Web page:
By JUAN FERNANDEZ
The New York Times reported the findings of a 2015 study that showed that between 1999 and 2013, white middle-aged men and women in the United States — especially those with no more than a high school education — began dying at sharply increased rates. The report also noted an increase in the mortality rates of white non-Hispanics between ages of 45 to 54.
This study by Princeton University economists Angus Deaton and Anne Case concludes that the death rate was “driven by an epidemic of suicides and afflictions stemming from substance abuse: alcoholic liver disease and overdoses of heroin and prescription opioids.”
This study is significant because it adds a new understanding of the widespread health and social crisis affecting lower-income groups, women and minorities in the United States. But much of the analysis barely touches on the issues of class and inequality.
Working people know of the differences in access to housing, food and health care between the rich and poor. We see it in day-to-day life. Yet the media often fails to connect their analysis with the importance of class differences and its dramatic impact on the life and death of working people.
We are always told that life expectancy in the United States is rising, and that supposed trend is often cited by conservatives as a reason to raise the retirement age for Social Security. In reality, the expected lifespan of middle-and lower-income women is declining.
According to a study by the Brookings Institution, a 55-year-old woman in the richest 10 percent bracket may expect to live 35.3 more years. But a 55-year-old woman in the bottom 10 percent bracket can expect to live 27.9 more years. A rich man born in 1940 who reaches 55 will live 10 years longer than a poor man.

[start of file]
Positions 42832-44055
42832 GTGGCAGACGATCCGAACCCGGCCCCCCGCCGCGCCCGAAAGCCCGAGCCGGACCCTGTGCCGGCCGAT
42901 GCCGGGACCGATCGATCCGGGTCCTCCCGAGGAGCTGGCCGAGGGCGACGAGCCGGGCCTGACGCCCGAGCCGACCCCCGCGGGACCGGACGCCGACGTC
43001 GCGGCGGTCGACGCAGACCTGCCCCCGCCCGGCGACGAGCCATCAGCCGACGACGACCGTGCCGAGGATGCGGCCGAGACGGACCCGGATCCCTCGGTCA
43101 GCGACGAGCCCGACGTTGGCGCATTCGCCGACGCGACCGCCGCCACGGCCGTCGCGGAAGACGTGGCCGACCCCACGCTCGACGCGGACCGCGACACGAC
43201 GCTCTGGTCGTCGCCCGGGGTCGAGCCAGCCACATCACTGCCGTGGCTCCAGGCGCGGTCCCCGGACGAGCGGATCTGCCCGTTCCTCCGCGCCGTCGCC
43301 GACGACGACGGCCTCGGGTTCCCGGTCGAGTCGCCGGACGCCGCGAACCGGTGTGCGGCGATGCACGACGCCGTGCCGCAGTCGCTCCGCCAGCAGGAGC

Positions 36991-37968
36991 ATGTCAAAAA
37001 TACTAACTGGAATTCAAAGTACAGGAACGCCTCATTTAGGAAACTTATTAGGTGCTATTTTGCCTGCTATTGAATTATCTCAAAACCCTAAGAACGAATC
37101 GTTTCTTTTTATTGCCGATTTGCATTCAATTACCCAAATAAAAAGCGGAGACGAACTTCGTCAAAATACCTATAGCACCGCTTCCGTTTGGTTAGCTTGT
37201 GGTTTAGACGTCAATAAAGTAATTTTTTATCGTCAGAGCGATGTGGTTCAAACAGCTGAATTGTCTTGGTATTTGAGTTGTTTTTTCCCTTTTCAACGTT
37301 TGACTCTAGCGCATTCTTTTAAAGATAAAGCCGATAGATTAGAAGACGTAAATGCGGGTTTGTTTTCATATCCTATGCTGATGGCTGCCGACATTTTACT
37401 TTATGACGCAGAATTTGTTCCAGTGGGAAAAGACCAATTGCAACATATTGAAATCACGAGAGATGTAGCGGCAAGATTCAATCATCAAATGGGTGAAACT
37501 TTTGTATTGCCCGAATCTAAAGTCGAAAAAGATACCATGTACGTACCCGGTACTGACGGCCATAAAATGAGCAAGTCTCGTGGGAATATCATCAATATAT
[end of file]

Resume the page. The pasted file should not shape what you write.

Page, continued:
When looking at the data of Deaton and Case, a recent post in the Health Affairs Blog found that rising mortality is especially pronounced among white working-class women at child-bearing age. The proposed explanation is the misuse of prescription opioid drugs, suicide, obesity,
and smoking-related diseases.
Social class differences are accentuated when income inequality widens.
The United States and other countries have experienced a considerable change in income inequality since the 1980s. In 2013, the average income of the top 10 percent of the population exceeded 17 times the average income of the poorest 10 percent, with the United States showing the largest income inequality among industrialized nations.
The link between life expectancy disparities and increased economic inequality has enormous implications for working people and the labor movement.
This is a call to support an agenda that protects life by delivering services, access to affordable housing and health care — including maternity leave and sick leave — for all workers. As trade unionists, it’s up to us to be leaders in the fight to protect Social Security as a real safety net and to lead the fight for jobs with living wages.
Juan Fernandez is president of Local 154 of DC 37, which represents more than 121,000 municipal workers in New York City.